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Report details Manafort’s ties during 2016 Trump campaign to a Russian agent


By Sharon Lafraniere and Julian E. Barnes


Russian intelligence services pursued myriad avenues to influence the Trump campaign in 2016, according to the Senate Intelligence Committee, but none was more important than the relationship between campaign chairman Paul Manafort and a man who had been his friend and co-worker for years: a Russian intelligence officer named Konstantin Kilimnik.


Their link was “the single most direct tie between senior Trump campaign officials and the Russian intelligence services,” according to the fifth and final volume of the committee’s report on its bipartisan three-year investigation issued Tuesday.


While the interactions between the two men remain largely hidden, investigators found enough facts to declare that Manafort created “a grave counterintelligence threat” by sharing inside information about the presidential race with Kilimnik and the Russian and Ukrainian oligarchs whom he served.


The report portrayed Manafort as deeply compromised by years of business dealings with those oligarchs. Collectively, they had paid him tens of millions of dollars, lent him millions more and may also have owed him millions.


These complex financial entanglements apparently figured in Manafort’s decision to give Kilimnik inside campaign information, including confidential polling data and details of Trump’s campaign strategy. The report builds on other evidence suggesting that Manafort hoped that Kilimnik would open up lucrative business deals with the oligarchs in return or that they would consider the value of the information as its own form of payment.


The committee had little explanation for the connection between the two men, citing Manafort’s lies to federal authorities, coupled with the care the two men took to protect their communications, as roadblocks to learning more.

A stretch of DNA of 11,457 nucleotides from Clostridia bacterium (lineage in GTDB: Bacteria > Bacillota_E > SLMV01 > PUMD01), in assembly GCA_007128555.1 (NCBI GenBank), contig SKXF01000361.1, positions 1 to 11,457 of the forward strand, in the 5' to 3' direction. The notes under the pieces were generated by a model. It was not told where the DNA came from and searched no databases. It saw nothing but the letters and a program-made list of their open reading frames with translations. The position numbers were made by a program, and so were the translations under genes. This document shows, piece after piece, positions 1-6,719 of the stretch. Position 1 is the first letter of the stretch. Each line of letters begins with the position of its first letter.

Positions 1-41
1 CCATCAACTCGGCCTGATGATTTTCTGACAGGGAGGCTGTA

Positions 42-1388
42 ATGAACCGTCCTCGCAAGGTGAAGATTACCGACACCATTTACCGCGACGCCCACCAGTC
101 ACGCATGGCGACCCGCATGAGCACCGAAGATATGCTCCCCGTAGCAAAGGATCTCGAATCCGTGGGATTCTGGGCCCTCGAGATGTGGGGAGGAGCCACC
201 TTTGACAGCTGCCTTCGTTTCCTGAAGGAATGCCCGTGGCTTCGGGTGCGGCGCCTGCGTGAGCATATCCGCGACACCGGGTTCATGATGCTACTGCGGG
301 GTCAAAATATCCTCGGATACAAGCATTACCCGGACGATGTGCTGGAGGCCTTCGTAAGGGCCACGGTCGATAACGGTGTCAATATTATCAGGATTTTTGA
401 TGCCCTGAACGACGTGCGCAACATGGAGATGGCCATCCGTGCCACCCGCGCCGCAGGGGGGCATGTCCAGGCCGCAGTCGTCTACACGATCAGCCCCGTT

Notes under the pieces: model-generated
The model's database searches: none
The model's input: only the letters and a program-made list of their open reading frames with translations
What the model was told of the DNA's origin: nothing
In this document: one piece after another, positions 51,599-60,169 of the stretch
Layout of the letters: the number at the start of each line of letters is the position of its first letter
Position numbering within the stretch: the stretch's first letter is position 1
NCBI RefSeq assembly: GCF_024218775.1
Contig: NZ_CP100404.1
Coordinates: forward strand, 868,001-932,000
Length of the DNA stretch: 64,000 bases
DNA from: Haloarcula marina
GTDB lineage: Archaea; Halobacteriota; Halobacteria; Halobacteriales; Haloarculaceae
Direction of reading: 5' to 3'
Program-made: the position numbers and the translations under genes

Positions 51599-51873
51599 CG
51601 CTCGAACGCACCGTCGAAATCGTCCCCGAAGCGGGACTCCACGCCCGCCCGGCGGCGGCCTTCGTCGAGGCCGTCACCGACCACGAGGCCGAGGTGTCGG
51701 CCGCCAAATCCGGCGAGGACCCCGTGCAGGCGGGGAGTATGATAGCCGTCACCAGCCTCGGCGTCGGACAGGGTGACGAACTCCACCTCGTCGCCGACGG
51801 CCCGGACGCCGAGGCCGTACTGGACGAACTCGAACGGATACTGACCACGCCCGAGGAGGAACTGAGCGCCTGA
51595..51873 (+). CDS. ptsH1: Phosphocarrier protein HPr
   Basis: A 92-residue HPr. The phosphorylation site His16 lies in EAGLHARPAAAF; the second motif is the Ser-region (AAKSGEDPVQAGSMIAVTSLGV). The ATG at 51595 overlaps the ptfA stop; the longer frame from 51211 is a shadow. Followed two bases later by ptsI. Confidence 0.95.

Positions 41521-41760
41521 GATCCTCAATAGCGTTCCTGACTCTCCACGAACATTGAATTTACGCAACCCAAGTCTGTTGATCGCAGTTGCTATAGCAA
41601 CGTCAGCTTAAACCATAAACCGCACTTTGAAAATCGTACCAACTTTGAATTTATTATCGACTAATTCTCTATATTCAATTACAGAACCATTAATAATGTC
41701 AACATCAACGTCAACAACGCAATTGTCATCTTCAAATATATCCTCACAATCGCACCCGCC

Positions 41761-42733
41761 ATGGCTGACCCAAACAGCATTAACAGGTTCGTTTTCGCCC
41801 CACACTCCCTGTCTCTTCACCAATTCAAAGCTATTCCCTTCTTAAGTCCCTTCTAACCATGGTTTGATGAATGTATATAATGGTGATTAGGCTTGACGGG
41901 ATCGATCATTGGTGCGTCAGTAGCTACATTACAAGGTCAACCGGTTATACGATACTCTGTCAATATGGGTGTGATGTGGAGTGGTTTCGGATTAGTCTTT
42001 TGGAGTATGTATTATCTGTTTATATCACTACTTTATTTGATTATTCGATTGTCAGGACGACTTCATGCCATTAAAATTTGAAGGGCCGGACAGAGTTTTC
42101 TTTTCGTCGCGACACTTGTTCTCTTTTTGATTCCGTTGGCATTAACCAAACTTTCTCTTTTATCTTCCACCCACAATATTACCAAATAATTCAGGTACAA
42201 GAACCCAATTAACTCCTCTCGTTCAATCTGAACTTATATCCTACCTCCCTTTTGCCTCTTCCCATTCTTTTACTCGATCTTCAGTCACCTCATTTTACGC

“What did the Russians do with all this information, how did they use it, did they use it?” Sen. Mark Warner of Virginia, the committee’s top Democrat, asked in an interview Tuesday. “Those are serious counterintelligence questions we may never get the full answer on.”


The report said Kilimnik was Manafort’s link to Oleg Deripaska, a Russian oligarch who is close to President Vladimir Putin of Russia and has acted “as a proxy for the Russian state and intelligence services” since at least 2004, when Manafort apparently met him, the report said.


Deripaska, who has worked to install pro-Kremlin governments around the globe, initially hired Manafort as a political consultant, the report said. A group of pro-Russia oligarchs in Ukraine later became the financiers of Manafort’s operations to help Viktor Yanukovych, a politician aligned with Russia, become Ukraine’s president.


Despite questions about who was behind Kilimnik — both financially and politically — Manafort increasingly depended on him. But by 2014, the Ukraine work had dried up.